Current Position: Judge at the Supreme Court of Appeal
An Anglican Church chancellor, Judge Xola Petse was appointed to the Supreme Court of Appeal (SCA) in 2012 and spent last year acting at the Constitutional Court.
At the Constitutional Court Petse won media plaudits for setting “a massive precedent” regarding the role communities play in deciding whether mining is allowed on their land in the unanimous Maledu and Others v Itereleng Bakgatla Mineral Resources (Pty) Limited and Another judgment.
The Constitutional Court appeal was against a high court judgment granting an eviction order against the applicants and all persons occupying, “through or under them”, a farm, which the respondents sought to mine.
The applicants were informal land right holders under the Interim Protection of Informal Land Rights Act (IPILRA). The issue before the court was whether Section 54 of the Mineral and Petroleum Resources Development Act (MPRDA) was available to the respondents, and if it was, whether they were precluded from obtaining an interdict against the applicants before exhausting the section’s various mechanisms.
Section 54 allows for various steps if a mining license-holder is denied access to land intended for mining and to arbitration-brokered compensation if the stand-off continued. The court was also asked to grapple with whether the applicants had consented to be deprived of their informal land rights to, or interests in, the farm.
Petse noted the “constitutional imperative” which “imposes an obligation on Parliament to ensure that persons or communities whose tenure of land is legally insecure as a result of past racially discriminatory laws or practices are entitled either to tenure which is legally secure or to comparable redress”.
On the first issue, Petse held that Section 54 only applied to lawful occupation.
Petse rejected the respondents’ argument that the applicants’ informal land rights were terminated, in terms of section 2 of the IPILRA, by the granting of the mining right or the entering into the surface lease agreement: “The fact that the respondents’ mining rights are valid … does not mean that the applicants are, in consequence, occupying the land in question unlawfully. The existence of a mineral right does not itself extinguish the rights of a landowner or any other occupier of the land in question.”
Petse found that the IPILRA and MPRDA had to be read together and that the respondents had to comply with the former’s prescripts. This meant that the award of a mining right did not nullify occupational rights under IPILRA.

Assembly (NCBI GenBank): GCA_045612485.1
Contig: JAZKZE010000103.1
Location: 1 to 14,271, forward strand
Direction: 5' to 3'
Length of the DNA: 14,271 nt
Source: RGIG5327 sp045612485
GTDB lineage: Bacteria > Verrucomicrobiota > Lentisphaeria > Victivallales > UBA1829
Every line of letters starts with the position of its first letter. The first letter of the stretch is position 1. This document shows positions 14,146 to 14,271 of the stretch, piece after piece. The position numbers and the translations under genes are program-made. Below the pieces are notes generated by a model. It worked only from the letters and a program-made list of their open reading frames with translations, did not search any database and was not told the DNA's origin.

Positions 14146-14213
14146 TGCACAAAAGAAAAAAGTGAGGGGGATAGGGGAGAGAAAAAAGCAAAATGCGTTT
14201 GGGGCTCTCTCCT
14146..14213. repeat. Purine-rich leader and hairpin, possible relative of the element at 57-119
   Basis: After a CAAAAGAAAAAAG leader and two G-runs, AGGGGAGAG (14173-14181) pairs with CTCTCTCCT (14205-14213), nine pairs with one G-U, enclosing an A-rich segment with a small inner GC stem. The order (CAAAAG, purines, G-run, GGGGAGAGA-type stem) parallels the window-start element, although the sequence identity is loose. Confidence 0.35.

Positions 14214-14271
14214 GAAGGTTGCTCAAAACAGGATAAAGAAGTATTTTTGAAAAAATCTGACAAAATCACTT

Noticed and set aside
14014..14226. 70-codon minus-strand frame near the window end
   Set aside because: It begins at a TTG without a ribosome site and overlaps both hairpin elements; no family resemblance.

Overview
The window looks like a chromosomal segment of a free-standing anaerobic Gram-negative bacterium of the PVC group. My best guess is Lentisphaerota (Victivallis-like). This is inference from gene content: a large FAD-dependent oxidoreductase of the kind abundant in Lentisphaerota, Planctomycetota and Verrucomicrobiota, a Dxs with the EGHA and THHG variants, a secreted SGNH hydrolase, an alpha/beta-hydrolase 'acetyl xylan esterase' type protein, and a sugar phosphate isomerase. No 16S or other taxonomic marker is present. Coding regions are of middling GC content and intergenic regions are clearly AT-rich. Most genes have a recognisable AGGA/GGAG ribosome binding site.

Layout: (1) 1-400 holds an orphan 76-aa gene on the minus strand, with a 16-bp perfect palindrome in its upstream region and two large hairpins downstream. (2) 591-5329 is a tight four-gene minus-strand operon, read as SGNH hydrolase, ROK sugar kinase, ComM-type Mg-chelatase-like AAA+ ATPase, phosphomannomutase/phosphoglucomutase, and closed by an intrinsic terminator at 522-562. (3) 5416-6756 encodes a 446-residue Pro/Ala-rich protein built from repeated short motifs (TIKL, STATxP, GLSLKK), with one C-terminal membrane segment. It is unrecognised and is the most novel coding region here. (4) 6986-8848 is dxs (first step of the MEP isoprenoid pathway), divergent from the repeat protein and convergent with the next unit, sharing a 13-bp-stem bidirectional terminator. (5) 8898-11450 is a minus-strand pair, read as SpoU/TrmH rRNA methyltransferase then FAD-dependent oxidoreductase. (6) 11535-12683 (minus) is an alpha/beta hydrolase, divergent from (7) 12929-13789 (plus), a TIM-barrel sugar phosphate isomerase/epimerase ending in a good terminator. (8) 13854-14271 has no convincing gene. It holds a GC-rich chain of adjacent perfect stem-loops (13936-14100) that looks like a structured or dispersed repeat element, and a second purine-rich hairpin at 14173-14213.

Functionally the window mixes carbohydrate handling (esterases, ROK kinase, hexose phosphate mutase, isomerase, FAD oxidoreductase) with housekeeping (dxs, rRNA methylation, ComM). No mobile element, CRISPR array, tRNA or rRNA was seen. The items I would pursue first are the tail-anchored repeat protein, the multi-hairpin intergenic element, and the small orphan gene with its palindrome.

In overturning the high court decision, Petse further found there was no evidence to support the argument that applicants were deprived of their informal land rights in terms of section 2(4) of the IPILRA (i.e. at a community meeting), and held that it was not open to the respondents to bypass the provisions of section 54 of the MPRDA. That section provided a remedy, “which must mean that resort cannot be had to an alternative remedy available under the common law.”
In another Constitutional Court case, Mlungwana and Others v S and Another, the apex court had to decide whether failure to give written notice or adequate notice to a local municipality when convening a gather of more than 15 people, as per section 12(1)(a) of the Regulation of Gatherings Act, was a criminal offence. The high court had made a finding of constitutional invalidity.
In another unanimous decision, Petse found that the right to assemble and demonstrate freely in terms of section 17 of the Constitution was infringed, and that section 12(1)(a) limited the right in section 17 in a manner that went beyond mere regulation:
“The possibility of a criminal sanction prevents, discourages, and inhibits freedom of assembly, even if only temporarily. In this case, an assembly of 16 like-minded people cannot just be convened in a public space… The convener is obliged to give prior notice to avoid criminal liability. This constitutes a limitation of the right to assemble freely, peacefully, and unarmed. And this limitation not only applies to conveners, but also to all those wanting to participate in an assembly”.